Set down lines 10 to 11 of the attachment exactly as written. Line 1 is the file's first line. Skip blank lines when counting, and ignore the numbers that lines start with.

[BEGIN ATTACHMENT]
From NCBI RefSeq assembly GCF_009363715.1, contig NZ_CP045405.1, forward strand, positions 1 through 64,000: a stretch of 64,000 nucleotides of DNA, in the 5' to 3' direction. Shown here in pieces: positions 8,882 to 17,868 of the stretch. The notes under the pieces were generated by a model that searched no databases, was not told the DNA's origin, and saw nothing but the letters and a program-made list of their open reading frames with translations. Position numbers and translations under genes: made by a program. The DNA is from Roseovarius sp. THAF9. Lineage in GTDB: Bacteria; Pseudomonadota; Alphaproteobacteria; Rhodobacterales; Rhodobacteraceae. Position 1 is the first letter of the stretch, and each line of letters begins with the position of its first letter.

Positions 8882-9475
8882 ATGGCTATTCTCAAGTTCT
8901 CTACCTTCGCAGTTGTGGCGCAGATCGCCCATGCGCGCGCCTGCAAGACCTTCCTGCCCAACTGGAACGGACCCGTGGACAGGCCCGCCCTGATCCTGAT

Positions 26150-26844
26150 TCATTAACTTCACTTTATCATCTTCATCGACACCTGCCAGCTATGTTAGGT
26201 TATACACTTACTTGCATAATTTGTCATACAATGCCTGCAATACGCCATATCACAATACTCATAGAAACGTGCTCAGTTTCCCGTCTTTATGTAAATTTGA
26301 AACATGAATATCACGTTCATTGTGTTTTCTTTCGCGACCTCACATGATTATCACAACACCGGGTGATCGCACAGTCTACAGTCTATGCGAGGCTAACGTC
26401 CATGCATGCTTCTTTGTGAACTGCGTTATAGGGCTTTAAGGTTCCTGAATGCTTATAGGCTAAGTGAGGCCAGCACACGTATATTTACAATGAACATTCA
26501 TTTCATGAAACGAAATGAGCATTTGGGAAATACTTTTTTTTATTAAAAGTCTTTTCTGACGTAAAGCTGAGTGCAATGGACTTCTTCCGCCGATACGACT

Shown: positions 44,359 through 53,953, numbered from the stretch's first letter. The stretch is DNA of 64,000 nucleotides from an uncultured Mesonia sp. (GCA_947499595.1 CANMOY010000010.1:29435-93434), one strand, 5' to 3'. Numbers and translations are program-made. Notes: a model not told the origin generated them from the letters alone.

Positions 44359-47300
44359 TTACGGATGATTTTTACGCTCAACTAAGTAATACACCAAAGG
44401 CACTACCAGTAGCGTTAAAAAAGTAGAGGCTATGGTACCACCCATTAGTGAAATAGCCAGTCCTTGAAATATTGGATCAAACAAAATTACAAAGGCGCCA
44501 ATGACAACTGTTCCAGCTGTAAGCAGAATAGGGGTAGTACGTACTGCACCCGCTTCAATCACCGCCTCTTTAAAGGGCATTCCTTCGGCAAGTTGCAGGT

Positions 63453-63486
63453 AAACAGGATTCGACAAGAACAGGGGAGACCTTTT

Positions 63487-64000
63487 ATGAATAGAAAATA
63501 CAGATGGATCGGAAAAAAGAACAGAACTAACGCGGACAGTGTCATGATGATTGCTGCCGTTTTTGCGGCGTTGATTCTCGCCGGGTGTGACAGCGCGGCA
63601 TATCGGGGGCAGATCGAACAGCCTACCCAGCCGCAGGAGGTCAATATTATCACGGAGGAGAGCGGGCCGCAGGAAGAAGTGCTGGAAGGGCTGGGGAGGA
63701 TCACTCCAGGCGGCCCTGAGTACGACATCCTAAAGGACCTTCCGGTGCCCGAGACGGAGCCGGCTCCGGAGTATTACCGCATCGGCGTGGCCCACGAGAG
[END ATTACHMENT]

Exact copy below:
26501 TTTCATGAAACGAAATGAGCATTTGGGAAATACTTTTTTTTATTAAAAGTCTTTTCTGACGTAAAGCTGAGTGCAATGGACTTCTTCCGCCGATACGACT

Shown: positions 44,359 through 53,953, numbered from the stretch's first letter. The stretch is DNA of 64,000 nucleotides from an uncultured Mesonia sp. (GCA_947499595.1 CANMOY010000010.1:29435-93434), one strand, 5' to 3'. Numbers and translations are program-made. Notes: a model not told the origin generated them from the letters alone.